NEW ORLEANS, April 3 (UPI) -- A device meant to prevent blowouts in BP's Gulf of Mexico oil well was never strong enough regardless of human error, a new report finds.
The authors of the report from the Norwegian company Det Norske Veritas are to appear before the Marine Board of Investigation Monday in Metairie, La., along with representatives of rig owner Transocean and Cameron International, maker of the blowout preventer, The (New Orleans) Times-Picayune reported Sunday.
Investigations of last year's BP disaster found a weak battery, a hydraulic leak, mismatched plumbing and faulty wiring in the preventer -- a four-story stack of valves, seals and slicing blades that was supposed to shut the well in an emergency.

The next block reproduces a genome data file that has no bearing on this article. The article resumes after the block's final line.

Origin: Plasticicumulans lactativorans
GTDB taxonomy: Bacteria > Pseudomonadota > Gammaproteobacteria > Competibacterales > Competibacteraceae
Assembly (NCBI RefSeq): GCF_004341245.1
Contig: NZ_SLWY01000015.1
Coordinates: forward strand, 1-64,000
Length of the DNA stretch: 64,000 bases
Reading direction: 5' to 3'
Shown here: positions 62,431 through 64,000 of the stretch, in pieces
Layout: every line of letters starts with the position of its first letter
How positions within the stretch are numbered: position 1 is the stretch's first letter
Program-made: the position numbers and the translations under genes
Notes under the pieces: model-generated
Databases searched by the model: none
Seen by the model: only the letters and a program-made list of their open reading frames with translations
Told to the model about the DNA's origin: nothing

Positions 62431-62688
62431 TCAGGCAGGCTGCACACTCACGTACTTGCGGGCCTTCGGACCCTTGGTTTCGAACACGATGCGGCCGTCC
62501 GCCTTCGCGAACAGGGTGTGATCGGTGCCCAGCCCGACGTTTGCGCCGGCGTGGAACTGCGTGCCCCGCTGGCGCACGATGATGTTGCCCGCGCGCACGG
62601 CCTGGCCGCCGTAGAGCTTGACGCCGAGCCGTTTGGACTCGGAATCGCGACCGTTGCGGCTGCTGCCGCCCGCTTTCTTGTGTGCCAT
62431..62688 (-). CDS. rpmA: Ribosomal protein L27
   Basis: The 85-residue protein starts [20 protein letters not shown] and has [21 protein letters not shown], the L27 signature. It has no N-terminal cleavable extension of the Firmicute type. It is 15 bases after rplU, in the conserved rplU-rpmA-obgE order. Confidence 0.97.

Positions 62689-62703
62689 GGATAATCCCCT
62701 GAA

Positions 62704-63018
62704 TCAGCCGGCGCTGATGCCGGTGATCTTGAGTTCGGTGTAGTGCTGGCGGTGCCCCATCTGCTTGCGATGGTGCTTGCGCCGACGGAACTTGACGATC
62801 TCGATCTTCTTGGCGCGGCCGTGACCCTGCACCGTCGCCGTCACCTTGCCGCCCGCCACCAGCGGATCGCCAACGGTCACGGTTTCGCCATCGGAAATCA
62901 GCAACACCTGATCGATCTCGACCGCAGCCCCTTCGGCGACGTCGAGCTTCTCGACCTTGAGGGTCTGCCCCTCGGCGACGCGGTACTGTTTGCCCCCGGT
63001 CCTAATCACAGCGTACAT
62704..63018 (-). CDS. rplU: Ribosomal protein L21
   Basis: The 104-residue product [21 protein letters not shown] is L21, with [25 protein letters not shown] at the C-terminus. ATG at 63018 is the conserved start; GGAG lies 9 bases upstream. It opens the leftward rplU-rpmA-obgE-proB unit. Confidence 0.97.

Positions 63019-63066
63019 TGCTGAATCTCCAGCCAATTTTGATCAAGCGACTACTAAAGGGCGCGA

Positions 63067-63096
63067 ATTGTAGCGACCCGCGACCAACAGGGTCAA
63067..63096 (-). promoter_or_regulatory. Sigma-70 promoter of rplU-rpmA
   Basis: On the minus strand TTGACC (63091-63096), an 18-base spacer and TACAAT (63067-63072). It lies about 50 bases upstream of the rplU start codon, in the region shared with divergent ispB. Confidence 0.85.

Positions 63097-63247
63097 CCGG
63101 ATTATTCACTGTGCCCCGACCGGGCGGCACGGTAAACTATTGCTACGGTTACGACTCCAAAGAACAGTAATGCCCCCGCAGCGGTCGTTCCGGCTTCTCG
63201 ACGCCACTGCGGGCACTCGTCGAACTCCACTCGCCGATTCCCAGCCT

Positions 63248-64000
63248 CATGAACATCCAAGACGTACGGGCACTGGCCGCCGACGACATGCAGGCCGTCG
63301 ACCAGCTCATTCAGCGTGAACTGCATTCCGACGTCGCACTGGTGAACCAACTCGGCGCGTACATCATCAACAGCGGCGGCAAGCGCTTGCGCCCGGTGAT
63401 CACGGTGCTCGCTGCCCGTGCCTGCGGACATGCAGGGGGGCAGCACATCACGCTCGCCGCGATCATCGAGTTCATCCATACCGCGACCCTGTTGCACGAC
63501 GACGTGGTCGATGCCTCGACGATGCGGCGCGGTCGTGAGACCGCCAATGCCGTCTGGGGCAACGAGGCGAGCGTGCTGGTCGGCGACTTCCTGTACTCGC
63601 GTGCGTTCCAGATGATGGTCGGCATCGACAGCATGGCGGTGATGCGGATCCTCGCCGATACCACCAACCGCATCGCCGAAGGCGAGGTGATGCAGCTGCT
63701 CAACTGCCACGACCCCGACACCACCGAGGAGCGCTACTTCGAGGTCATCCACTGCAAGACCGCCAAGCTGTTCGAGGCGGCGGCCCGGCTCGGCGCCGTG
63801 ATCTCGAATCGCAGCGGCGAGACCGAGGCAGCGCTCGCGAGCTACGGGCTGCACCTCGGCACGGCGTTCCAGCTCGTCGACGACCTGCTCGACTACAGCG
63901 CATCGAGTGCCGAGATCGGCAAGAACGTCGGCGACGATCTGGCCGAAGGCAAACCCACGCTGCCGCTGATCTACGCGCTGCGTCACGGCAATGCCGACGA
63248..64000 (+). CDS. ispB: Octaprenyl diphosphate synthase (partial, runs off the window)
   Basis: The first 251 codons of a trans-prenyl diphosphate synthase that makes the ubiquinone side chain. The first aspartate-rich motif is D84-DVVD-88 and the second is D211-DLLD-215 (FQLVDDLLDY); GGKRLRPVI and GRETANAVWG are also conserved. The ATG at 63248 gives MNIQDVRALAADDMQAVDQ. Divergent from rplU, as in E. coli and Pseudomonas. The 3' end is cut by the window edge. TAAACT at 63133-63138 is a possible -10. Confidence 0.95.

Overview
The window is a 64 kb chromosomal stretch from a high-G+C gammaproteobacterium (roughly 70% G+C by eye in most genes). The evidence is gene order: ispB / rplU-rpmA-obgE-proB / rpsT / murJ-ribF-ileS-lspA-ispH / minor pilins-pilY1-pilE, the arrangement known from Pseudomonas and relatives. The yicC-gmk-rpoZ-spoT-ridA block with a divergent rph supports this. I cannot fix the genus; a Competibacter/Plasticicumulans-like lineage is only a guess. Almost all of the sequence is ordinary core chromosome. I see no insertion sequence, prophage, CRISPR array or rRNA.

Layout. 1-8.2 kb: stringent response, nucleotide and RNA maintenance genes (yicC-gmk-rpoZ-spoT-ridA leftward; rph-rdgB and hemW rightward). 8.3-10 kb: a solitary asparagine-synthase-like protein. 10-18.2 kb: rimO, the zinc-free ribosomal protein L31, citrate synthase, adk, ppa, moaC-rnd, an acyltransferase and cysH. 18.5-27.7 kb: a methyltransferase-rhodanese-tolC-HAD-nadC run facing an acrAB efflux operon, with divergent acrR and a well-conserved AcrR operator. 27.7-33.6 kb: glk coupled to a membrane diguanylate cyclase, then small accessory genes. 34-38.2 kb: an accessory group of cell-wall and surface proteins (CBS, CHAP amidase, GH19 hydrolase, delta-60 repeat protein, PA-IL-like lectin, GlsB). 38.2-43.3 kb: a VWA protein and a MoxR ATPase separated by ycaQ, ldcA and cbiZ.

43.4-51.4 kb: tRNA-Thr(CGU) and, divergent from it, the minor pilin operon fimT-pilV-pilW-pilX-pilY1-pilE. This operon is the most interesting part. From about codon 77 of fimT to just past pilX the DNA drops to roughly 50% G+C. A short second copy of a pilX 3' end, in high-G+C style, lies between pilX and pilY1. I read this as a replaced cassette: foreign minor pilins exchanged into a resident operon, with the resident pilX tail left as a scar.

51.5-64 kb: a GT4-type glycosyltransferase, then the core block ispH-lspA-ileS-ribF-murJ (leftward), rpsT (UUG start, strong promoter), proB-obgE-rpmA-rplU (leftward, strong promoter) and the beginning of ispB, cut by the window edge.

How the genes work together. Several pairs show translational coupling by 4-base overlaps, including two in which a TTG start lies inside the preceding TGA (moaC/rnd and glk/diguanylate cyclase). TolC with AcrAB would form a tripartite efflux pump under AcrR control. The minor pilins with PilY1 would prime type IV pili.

Failure to maintain the equipment and to respond fast enough to the undersea leak was blamed.
But the Norwegian report indicates that the preventer might not have been up to the job in any case.
Within days of the April 20 explosion that killed 11, remote-controlled submarines were able to reactivate some of the preventer's functions, but the disaster only worsened.
Transocean concluded that conditions "exceeded the ... design parameters."
Engineer Bob Bea, a risk management expert, said preventers on most deep-water rigs are a decade old.